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CAB eBooks

Ebooks on agriculture and the applied life sciences from CAB International

CABI Book Chapter

Rural aquaculture.

Book cover for Rural aquaculture.



Chapter 8 (Page no: 111)

A description of the rice-prawn-fish systems of Southwest Bangladesh.

Between the late 1970s and the mid-1980s a small number of farmers in southwest Bangladesh began to test the stocking of giant freshwater prawn (Macrobrachium rosenbergii) in rice fields. Extremely rapid expansion has occurred since 1990, mainly because this prawn is sold to the export market and is thus of very high value compared with traditional crops. The modified rice fields, locally referred to as 'gher', have large peripheral trenches. Consequently, the surrounding dikes are much larger than those seen in typical rice-finfish operations. Although most farmers operating 'gher' systems also grow finfish and rice, few utilize the dikes for crops, and the farm components are generally not well integrated. Except for the systems found in one specific area, the focus of production has been on the prawns. Despite the potential realization of high profits, farmers who operate 'gher' are often in a state of considerable vulnerability. Farmers use high levels of inputs for which they require large loans that represent considerable risk. Additionally, environmental impacts associated with 'gher' systems may be key determinants of these systems' sustainability in the medium and long term. The 'gher' systems appear to be unique among rice-fish systems in that small-scale farms in an impoverished area are producing a high value product for an export market. However, because of the current constraints, the sustainability of the systems is questionable. Diversifying crops and decreasing costs, as opposed to increasing prawn production, is possibly the most effective strategy.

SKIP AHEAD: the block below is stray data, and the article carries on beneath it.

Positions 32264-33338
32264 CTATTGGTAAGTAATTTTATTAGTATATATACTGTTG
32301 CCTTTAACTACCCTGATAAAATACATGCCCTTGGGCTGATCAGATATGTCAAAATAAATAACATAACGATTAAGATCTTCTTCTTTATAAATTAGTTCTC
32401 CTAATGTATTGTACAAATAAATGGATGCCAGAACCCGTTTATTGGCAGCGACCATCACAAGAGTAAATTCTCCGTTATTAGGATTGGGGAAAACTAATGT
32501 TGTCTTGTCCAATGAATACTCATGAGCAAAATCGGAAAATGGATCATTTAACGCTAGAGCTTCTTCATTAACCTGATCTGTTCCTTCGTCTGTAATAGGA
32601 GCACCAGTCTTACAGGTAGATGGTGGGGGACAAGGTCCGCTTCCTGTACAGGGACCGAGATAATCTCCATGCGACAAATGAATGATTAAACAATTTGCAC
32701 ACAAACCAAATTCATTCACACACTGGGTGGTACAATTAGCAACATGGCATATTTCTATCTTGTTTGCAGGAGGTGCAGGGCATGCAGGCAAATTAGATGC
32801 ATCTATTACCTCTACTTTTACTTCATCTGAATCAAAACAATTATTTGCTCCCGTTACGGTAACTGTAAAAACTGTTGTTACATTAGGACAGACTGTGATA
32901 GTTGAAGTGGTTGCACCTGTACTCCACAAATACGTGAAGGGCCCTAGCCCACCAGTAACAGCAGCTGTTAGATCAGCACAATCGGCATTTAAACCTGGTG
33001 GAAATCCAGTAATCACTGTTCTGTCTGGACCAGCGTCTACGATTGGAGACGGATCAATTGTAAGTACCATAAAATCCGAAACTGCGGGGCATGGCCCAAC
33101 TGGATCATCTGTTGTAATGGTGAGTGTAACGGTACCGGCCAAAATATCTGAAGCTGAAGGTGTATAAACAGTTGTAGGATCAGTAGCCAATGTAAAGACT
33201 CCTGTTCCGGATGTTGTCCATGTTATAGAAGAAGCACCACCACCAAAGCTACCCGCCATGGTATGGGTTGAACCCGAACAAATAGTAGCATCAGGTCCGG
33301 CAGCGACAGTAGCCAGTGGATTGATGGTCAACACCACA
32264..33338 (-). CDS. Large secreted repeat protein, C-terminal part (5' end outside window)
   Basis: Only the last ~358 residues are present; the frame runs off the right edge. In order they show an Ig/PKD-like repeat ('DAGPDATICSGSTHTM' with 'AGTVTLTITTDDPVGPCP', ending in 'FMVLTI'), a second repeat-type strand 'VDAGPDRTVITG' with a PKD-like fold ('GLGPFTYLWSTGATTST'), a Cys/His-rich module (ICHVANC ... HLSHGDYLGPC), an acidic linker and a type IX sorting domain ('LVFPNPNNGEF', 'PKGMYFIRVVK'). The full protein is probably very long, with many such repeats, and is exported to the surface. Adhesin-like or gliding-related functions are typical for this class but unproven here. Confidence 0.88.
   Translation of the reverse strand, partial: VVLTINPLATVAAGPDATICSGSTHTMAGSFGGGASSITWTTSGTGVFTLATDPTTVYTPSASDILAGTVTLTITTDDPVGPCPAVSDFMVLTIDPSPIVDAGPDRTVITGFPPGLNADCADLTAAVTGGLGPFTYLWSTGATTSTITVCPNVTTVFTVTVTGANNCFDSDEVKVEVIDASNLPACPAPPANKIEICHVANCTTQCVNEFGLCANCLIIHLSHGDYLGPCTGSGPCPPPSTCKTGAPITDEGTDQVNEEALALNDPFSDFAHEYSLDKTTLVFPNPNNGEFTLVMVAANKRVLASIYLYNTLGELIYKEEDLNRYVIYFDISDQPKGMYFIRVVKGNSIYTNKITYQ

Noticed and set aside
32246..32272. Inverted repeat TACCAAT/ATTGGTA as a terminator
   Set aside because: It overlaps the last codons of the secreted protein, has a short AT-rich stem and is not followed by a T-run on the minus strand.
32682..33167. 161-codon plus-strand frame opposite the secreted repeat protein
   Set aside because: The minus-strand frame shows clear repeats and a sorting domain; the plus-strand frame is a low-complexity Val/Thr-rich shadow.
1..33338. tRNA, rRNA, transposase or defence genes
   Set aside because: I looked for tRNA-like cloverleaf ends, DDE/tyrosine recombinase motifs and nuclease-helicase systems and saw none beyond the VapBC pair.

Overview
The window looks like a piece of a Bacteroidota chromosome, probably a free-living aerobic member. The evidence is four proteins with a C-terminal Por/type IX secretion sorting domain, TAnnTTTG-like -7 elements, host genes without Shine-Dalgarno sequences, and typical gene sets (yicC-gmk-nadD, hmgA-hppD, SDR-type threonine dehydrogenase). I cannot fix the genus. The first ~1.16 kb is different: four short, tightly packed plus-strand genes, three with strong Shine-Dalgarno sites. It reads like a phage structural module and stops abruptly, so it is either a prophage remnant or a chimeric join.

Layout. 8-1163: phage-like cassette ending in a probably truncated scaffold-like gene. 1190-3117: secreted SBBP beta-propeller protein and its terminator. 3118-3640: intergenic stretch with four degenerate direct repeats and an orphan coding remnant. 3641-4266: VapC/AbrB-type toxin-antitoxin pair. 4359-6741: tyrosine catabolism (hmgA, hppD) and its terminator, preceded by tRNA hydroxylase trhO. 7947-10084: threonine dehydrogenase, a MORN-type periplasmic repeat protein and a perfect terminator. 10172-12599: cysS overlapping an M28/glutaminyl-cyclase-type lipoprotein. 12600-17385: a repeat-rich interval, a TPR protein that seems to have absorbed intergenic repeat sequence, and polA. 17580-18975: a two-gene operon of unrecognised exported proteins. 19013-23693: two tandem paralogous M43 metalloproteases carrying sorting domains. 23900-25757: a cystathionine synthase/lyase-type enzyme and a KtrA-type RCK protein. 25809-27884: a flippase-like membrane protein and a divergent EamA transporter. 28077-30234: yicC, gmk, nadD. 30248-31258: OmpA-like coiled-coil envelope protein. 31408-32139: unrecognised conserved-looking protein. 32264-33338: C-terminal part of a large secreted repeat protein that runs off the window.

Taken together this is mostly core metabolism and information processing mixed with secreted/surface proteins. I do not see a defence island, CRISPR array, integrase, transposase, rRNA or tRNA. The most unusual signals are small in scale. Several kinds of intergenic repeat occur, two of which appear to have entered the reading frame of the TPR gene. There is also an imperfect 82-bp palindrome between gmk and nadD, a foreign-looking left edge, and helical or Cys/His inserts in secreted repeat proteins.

Other chapters from this book

Chapter: 1 (Page no: 1) The ricefield catch and rural food security. Author(s): Gregory, R. Guttman, H.
Chapter: 2 (Page no: 15) Developing appropriate interventions for rice-fish cultures. Author(s): Gregory, R. Guttman, H.
Chapter: 3 (Page no: 29) A framework for research into the potential for integration of fish production in irrigation systems. Author(s): Murray, F. Little, D. C. Haylor, G. Felsing, M. Gowing, J. Kodithuwakku, S. S.
Chapter: 4 (Page no: 41) Economics and adoption patterns of integrated rice-fish farming in Bangladesh. Author(s): Gupta, M. V. Sollows, J. D. Mazid, M. A. Rahman, A. Hussain, M. G. Dey, M. M.
Chapter: 5 (Page no: 55) Promotion of small-scale pond aquaculture in the Red River delta, Vietnam. Author(s): Luu, L. T. Trang, P. V. Cuong, N. X. Demaine, H. Edwards, P. Pant, J.
Chapter: 6 (Page no: 77) Eco-technological analysis of fish farming households in the Mekong Delta of Vietnam. Author(s): Pekar, F. Be, N. V. Long, D. N. Cong, N. V. Dung, D. T. Olah, J.
Chapter: 7 (Page no: 97) Aquaculture for diversification of small farms within forest buffer zone management: an example from the uplands of Quirino province, Philippines. Author(s): Prein, M. Oficial, R. Bimbao, M. A. Lopez, T.